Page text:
I would want to perform a trichoscopic examination of these hairs on the sides to make sure that you don’t have DUPA.  An examination is critical to making intelligent decisions however, I would want to evaluate all of your hair donor area as well.  Here is an example of DUPA:  https://baldingblog.com/do-i-have-dupa-photo/

Would it be better to order fin powder so I can control directly how much fin gets into my body vs cutting up a tablet and dealing with filler material? Or does fin powder not have certain delivery ingrediants that a pill like propicia has?

I would advise you to stick to the standard FDA approved medications so you know what you are going to get. Why would you take chances.  What is important is not the blood levels that you achieve from finasteride but the tissue fixation that occurs and lasts at least a week.

https://ventsmagazine.com/2021/02/24/man-dies-a-day-after-his-hair-transplant/

I remember a 33 year old marathon runner that dropped dead at the peak of his health.  Nobody knows why it happened. One can suspect that his heart had an ectopic beat that came in a particular part of the cardiac cycle and induced Ventricular Fibrillation (no heart beat).  I knew a 40 year old close friend of the family, who died in a field 100 feet from his house.  Nobody knew why.

There are reports of death after having your dentist give you Xylocaine for a local anesthetic.  It happens.  One of my patients had a heart attack the evening before his hair transplant. It could have happened during the transplant I feared.  The key for good doctors is to know how to respond to the unpredictable.  For those of you who go to Turkey and have a clinic without a doctor, beware as who would address any catastrophe?

In the above magazine example, I saw them mention that this man had significant facial swelling and was hospitalized suggesting something strange happened after the surgery. Could it have been an allergic reaction to a medication he was given?  I don’t know why it happened but lack of blood tests for healthy men is the standard of care in the US today for all ambulatory surgery done under local anesthesia in young healthy surgical candidates so I would be critical of that complaint by the writer of the article.   I always get a medical history on my patients before the surgery and make sure that they are healthy without complaints or on-going medical conditions.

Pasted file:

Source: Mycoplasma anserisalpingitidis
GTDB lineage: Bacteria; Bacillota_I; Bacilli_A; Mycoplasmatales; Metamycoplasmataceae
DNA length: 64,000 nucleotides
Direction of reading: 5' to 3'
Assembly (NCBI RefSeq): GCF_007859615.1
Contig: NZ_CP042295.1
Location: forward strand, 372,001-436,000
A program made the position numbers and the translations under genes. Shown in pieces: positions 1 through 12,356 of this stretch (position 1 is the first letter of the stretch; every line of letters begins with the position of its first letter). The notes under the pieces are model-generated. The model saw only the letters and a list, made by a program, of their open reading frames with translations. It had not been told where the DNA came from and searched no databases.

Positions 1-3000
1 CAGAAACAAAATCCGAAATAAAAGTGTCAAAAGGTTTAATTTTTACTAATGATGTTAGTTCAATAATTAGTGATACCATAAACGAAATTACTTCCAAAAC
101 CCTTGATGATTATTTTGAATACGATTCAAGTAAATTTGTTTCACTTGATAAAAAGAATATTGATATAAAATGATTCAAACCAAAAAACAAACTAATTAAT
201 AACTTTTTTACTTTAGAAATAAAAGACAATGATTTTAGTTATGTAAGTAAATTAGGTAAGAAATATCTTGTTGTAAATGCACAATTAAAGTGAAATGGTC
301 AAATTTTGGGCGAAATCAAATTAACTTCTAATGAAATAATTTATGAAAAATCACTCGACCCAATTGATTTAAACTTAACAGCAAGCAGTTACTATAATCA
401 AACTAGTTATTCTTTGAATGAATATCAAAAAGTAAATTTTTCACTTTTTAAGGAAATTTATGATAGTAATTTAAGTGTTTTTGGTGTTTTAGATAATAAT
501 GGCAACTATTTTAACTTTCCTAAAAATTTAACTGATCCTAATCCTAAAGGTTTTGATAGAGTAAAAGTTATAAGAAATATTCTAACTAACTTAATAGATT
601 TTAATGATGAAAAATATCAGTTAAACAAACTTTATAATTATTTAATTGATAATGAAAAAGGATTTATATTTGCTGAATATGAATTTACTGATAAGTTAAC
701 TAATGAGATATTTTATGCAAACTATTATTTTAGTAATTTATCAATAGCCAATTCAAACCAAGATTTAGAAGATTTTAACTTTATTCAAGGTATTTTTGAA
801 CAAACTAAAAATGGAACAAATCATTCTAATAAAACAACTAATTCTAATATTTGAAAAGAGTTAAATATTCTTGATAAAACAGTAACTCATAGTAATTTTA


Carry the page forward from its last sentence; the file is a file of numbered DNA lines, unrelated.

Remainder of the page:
The statement makes no sense. The looseness of tightness of your scalp has nothing to do with hair loss.

For those of you not actively seeing dermatologists or have prescriptions, how do you get yours? I see sites like ‘all day chemist’ but they ask for an upload of files… yet you can skip this part i think. I’m not sure if they’ll call or email you afterward asking. Also found a thailand pharmacy site that doesn’t require paperwork. Anyway as the title says, what’s the easiest way to get a hold of some? Thanks

This is a prescription drug when given orally. See an expert doctor. An old saying says: “If you treat yourself, you have a fool for a doctor”.

Here is a good picture of a man with a persistent frontal hairline which shows hair in the leading edge of his hairline despite a bald head behind it.  It have seen these Persistent Frontal Hairlines exist when they are so strong, that the man can grow the hair long enough to make it look like a full head of long hair (a Comb-back is like a Comb-over just front to back rather than side to side)

Medications don’t always work, but it is important as you explore these medical options, to be realistic, knowing that they may not work.  Your genetic balding could be too strong and not responsive. With regard to finasteride, over 90% of men on this drug get at the least, some slowing of the hair loss. This has been well documented, but slowing from what?  That is a hard question to answer.

The hair transplant option is a good option for those of you who are not responders to medications or microneedling. The best part of a hair transplant is that once it is done on a person who has stabilized their hair loss (usually someone over 25), they can get their hair back and stop worrying. This is what my patients tell me over and over again. It is worth considering and saving up enough money to do it with the right doctor, the right plan and as said in the title of this post, setting realistic expectations.

More and more patients are getting FUE by doctors or non-physicians that just don’t understand how to manage the donor area (photos). These photos keep coming to my inbox from all over the world.  Who is to blame? Well the patient must take part of the blame for not doing their proper research and the doctors or technicians who victimize these patients are criminals. Criminals should pay!

 

 

 

 

 

 

 

 

 

I’m so saddened and distraught to see that my hair is very much what it looked like before . I think I may have scarring alopecia or something else that causes the follicles not to grow. I see where the hair has been transplanted but it hasn’t grown at all and has just scarred over. What do you think my next steps should?

Certainly the presence of a scarring alopecia which is active would kill off a hair transplant. To find out, your doctor can biopsy the area and that will let you know if scarring alopecia or some other autoimmune alopecia is responsible for the failure. ?